That which beareth thorns and briers is rejected - That is: The land which, notwithstanding the most careful cultivation, receiving also in due times the early and latter rain, produces nothing but thorns and briers, or noxious weeds of different kinds, is rejected, αδοκιμος, is given up as unimprovable; its briers, thorns, and brushwood burnt down; and then left to be pastured on by the beasts of the field. This seems to be the custom in husbandry to which the apostle alludes. The nature of the case prevents us from supposing that he alludes to the custom of pushing and burning, in order to farther fertilization. This practice has been common from very early times: -
Saepe Etiam Steriles Incendere Profuit Agros;
Atque Levem Stipulam Crepitantibus Urere Flammis.
Virg. Geor. I., 5:84.
Long Practice Has A Sure Improvement Found,
With Kindled Fires To Burn The Barren Ground;
When The Light Stubble To The Flames Resign'd,
Is Driven Along, And Crackles In The Wind.
But this, I say the circumstances of the case prevent us from supposing to be intended.
Is nigh unto cursing - It is acknowledged, almost on all hands, that this epistle was written before the destruction of Jerusalem by the Romans. This verse is in my opinion a proof of it, and here I suppose the apostle refers to that approaching destruction; and perhaps he has this all along in view, but speaks of it covertly, that he might not give offense.
There is a good sense in which all these things may be applied to the Jews at large, who were favored by our Lord's ministry and miracles. They were enlightened by his preaching; tasted of the benefits of the heavenly gift - the Christian religion established among them; saw many of their children and relatives made partakers of the Holy Ghost; tasted the good word of God, by the fulfillment of the promise made to Abraham; and saw the almighty power of God exerted, in working a great variety of miracles. Yet, after being convinced that never man spake as this man, and that none could do those miracles which he did, except God were with him; after having followed him in thousands, for three years, while he preached to them the Gospel of the kingdom of God; they fell away from all this, crucified him who, even in his sufferings as well as his resurrection, was demonstrated by miracles to be the Son of God; and then to vindicate their unparalleled wickedness, endeavored to make him a public example, by reproaches and blasphemies. Therefore their state, which had received much moral cultivation from Moses, the prophets, Christ, and his apostles; and now bore nothing but the most vicious fruits, pride, unbelief, hardness of heart, contempt of God's word and ordinances, blasphemy, and rebellion; was rejected - reprobated, of God; was nigh unto cursing - about to be cast off from the Divine protection; and their city and temple were shortly to be burnt up by the Roman armies. Thus the apostle, under the case of individuals, points out the destruction that was to come upon this people in general, and which actually took place about seven years after the writing of this epistle! And this appears to be the very subject which the apostle has in view in the parallel solemn passages, Hebrews 10:26-31; and, viewed in this light, much of their obscurity and difficulty vanishes away.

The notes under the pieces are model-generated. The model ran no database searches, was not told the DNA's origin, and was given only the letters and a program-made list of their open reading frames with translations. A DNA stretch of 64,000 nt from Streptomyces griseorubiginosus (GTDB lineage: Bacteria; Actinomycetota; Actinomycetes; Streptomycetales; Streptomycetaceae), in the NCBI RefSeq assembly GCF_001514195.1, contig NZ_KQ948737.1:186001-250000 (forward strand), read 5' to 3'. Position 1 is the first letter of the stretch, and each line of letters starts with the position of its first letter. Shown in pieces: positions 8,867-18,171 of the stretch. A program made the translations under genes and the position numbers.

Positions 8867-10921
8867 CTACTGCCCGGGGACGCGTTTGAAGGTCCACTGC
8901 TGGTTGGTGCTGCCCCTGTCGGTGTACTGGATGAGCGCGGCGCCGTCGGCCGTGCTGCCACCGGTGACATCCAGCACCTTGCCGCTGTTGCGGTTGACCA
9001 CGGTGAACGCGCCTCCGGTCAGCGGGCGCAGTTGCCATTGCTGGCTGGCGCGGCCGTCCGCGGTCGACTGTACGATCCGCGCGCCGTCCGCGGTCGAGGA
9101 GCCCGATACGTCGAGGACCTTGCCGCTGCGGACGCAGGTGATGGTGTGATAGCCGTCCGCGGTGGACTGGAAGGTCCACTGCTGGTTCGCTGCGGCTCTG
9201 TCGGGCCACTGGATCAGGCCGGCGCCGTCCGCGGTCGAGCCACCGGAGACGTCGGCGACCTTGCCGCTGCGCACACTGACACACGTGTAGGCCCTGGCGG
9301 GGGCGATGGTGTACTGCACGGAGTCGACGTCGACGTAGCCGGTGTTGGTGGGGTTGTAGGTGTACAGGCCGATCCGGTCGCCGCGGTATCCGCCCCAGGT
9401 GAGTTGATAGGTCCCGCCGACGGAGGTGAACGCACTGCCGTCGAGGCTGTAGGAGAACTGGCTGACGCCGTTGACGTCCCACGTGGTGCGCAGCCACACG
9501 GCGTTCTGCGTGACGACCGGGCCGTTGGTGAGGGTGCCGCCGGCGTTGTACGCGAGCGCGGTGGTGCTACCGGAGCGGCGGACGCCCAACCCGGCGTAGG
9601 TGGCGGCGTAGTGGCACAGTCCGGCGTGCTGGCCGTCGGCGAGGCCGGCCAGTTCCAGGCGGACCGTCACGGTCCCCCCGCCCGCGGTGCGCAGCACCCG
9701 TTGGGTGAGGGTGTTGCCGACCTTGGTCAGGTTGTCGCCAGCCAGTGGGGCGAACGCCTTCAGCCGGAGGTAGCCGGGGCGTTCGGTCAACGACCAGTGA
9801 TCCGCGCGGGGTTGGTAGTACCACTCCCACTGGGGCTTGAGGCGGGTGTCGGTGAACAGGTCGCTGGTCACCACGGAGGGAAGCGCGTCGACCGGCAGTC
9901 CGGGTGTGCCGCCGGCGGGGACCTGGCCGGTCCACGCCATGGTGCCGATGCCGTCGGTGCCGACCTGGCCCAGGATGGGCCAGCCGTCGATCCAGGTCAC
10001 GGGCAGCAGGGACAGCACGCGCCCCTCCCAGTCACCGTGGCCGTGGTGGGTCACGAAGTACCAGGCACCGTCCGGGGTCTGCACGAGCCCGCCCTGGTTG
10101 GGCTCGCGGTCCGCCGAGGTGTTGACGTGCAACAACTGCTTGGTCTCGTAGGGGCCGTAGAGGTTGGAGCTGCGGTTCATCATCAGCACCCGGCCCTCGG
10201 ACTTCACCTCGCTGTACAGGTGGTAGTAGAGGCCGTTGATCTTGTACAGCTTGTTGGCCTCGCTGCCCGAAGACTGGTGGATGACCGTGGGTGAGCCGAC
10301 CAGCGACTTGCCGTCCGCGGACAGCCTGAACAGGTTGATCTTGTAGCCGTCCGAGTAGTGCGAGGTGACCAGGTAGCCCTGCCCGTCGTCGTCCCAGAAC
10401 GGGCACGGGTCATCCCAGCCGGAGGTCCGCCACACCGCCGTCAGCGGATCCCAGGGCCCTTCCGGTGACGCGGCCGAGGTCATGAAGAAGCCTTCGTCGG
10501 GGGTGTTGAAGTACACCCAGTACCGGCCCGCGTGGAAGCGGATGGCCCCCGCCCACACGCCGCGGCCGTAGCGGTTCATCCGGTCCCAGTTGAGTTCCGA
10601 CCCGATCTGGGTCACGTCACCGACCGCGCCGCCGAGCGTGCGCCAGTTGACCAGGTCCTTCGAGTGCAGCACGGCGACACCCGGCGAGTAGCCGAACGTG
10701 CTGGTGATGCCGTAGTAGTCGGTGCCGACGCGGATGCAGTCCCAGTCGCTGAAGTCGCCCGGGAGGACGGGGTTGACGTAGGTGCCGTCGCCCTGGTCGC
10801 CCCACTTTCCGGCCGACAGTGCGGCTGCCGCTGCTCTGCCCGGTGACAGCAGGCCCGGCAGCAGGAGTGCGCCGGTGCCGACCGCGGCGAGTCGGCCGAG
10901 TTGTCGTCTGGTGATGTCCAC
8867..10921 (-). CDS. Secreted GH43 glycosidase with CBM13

But that which beareth thorns and briars is rejected - That is, by the farmer or owner. It is abandoned as worthless. The force of the comparison here is, that God would thus deal with those who professed to be renewed if they should be like such a worthless field.
And is nigh unto cursing - Is given over to execration, or is abandoned as useless. The word “cursing” means devoting to destruction. The sense is not that the owner would curse it “in words,” or imprecate a curse on it, as a man does who uses profane language, but the language is taken here from the more common use of the word “curse” - as meaning to devote to destruction. So the land would be regarded by the farmer. It would be valueless, and would be given up to be overrun with fire.
Whose end is to be burned - Referring to the land. The allusion here is to the common practice among the Oriental and Roman agriculturists of burning bad and barren lands. An illustration of this is afforded by Pliny. “There are some who burn the stubble on the field, chiefly upon the authority of Virgil; the principal reason for which is, that they may burn the seeds of weeds;” Nat. Hist. xviii. 30. The authority of Virgil, to which Pliny refers, may be found in Georg. i. 84: